How to identify quality companies?
There are over 6,000 companies listed on NSE. It is rather difficult to evaluate even a small portion of the listed space. We need to identify 10-15 stocks that are worth investing/evaluating.
The share price is associated with the profit and growth of the company. As long as the company continues to grow its profit, the share price will continue to increase.
There are various other methods to invest, however, a simpler way to grow your wealth is to invest in quality companies.
Now imagine, someone opens a restaurant. You can think of a fancy place or something on the roadside. There are only two possibilities, either it will be successful or it will fail and shut down.
A new business fails because the business is not able to recover its cost of capital.
If the restaurant is not able to recover its cost, sooner or later it will shut down. In fact, a delayed decision will cost more money.
When is a business successful? When it is able to earn a ‘return’ higher than its ‘cost’.
Making a sustainable profit is a business challenge.
If the restaurant is successful (return > cost), it will attract competition. There may be supernormal profits during the early stage. However, over time more restaurants will start mushrooming. If there are many restaurants in close vicinity, customers will have more choices. This will cause customer per restaurant to fall, hence decline in returns.
Think of businesses that continue to earn a high rate of return for a long period of time. These businesses also attract competition but they have a unique proposition (economic moat) that protects them.
If a business is able to protect itself from the competition, it will be reflected in two financial metrics, return and growth.
1. Return on Equity (RoE)
RoE is a measure of the profitability of a business earned by its owners.
RoE = Net Profit / Shareholder’s equity
A business may get loan in India at a rate of around 10%, so let’s keep RoE target of more than 15% i.e. 5% more than the cost.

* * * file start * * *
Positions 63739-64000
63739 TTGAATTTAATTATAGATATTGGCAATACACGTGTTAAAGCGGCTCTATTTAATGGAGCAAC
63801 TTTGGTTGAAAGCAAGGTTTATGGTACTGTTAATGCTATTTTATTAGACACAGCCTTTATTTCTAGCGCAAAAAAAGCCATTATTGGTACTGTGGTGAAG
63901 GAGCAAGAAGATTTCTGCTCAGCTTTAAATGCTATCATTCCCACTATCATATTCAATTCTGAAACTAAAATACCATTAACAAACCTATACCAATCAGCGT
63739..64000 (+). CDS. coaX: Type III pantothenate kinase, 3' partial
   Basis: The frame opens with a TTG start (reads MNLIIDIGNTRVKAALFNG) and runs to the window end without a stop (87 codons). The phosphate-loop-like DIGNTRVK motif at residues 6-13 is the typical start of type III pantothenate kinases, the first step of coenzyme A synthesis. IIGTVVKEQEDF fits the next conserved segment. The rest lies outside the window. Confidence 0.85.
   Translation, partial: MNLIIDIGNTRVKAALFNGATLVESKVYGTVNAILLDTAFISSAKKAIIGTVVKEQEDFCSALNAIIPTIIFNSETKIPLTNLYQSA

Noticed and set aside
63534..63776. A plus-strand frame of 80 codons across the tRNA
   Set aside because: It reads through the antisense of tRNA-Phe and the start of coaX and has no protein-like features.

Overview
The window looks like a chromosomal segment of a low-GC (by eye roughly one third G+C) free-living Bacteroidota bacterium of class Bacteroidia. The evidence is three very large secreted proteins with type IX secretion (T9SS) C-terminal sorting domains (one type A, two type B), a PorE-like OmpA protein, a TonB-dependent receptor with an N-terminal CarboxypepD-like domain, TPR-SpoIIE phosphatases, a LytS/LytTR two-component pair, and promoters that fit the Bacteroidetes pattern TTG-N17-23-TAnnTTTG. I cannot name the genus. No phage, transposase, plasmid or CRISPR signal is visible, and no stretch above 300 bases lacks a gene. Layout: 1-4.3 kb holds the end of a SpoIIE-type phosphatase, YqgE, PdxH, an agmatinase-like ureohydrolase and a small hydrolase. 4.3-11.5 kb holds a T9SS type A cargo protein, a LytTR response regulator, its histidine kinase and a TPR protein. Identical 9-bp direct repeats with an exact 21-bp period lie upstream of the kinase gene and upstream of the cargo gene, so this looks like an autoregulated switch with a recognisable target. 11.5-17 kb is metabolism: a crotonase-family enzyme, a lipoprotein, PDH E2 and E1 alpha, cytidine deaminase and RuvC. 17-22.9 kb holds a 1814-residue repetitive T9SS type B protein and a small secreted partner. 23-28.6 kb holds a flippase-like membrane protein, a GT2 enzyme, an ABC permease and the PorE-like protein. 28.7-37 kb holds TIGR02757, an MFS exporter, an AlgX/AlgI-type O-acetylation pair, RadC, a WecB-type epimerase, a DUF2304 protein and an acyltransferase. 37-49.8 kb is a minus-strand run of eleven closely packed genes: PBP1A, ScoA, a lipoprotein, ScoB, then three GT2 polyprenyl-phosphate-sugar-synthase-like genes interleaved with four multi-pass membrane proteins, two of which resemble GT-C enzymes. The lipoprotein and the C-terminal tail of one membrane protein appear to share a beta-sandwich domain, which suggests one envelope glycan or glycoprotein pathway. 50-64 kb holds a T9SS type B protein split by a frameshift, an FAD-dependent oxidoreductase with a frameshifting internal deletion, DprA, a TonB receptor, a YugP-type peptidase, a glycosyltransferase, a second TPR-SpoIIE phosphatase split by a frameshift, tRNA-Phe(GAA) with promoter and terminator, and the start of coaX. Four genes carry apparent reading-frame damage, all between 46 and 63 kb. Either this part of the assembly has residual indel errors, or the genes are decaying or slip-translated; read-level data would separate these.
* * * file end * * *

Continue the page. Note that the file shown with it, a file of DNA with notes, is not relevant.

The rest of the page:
2. Profit growth
Growing business will not just grow its revenue but its profit too. Business with a unique proposition will grow its profit faster than its revenue (operating leverage).
India’s GDP in real terms has grown around 6% p.a. RBI has an inflation target of 4% p.a. So, we can keep the nominal profit growth target of 10% p.a.
Apply these two filters over a period of 10 years so that business cycle related volatility is absorbed.
When I apply this filter across the top 100 companies by market capitalization, I just get 10 companies.
(only for illustrative purpose and not a recommendation)
Just look at the price charts of these companies and that will validate that share price movement matches the fundamental performance of the company.
Each company has a history to safeguard itself against its competition. A logical next step is to understand what is protecting the business and will that proposition continue in the future.
A professional investor should further evaluate these companies to understand the fair price and accordingly take a ‘buy’ decision.
However, if a basket of these companies is made every single year without evaluation, even that has the potential to beat Nifty 50. There would be a few that will fail but the survivors will be able to cover up for the losses and still grow the capital substantially. The only requirement is patience and long-term (10 years).
These filters can be applied to any company irrespective of the size. However, smaller size companies may not have a long history of 10 years plus. Often quality companies in small-cap and micro-cap are building up their story.
The key is to understand what is enabling the company protect itself from the competition. Once you understand that, investment decision becomes simpler.
Even if you pay a little bit extra for these companies, it won’t hurt because these companies are cash making machines.
Over the long-term, the share price will reflect the underlying performance.
"Rule No. 1: Never lose money. Rule No. 2: Never forget rule No. 1" - Warren Buffet
Ankur Kapur, CFA manages India Opportunities strategy. It is a resilient portfolio of Indian companies (15-20) across market capitalization. These companies have been able to absorb market shocks and bounce back quickly.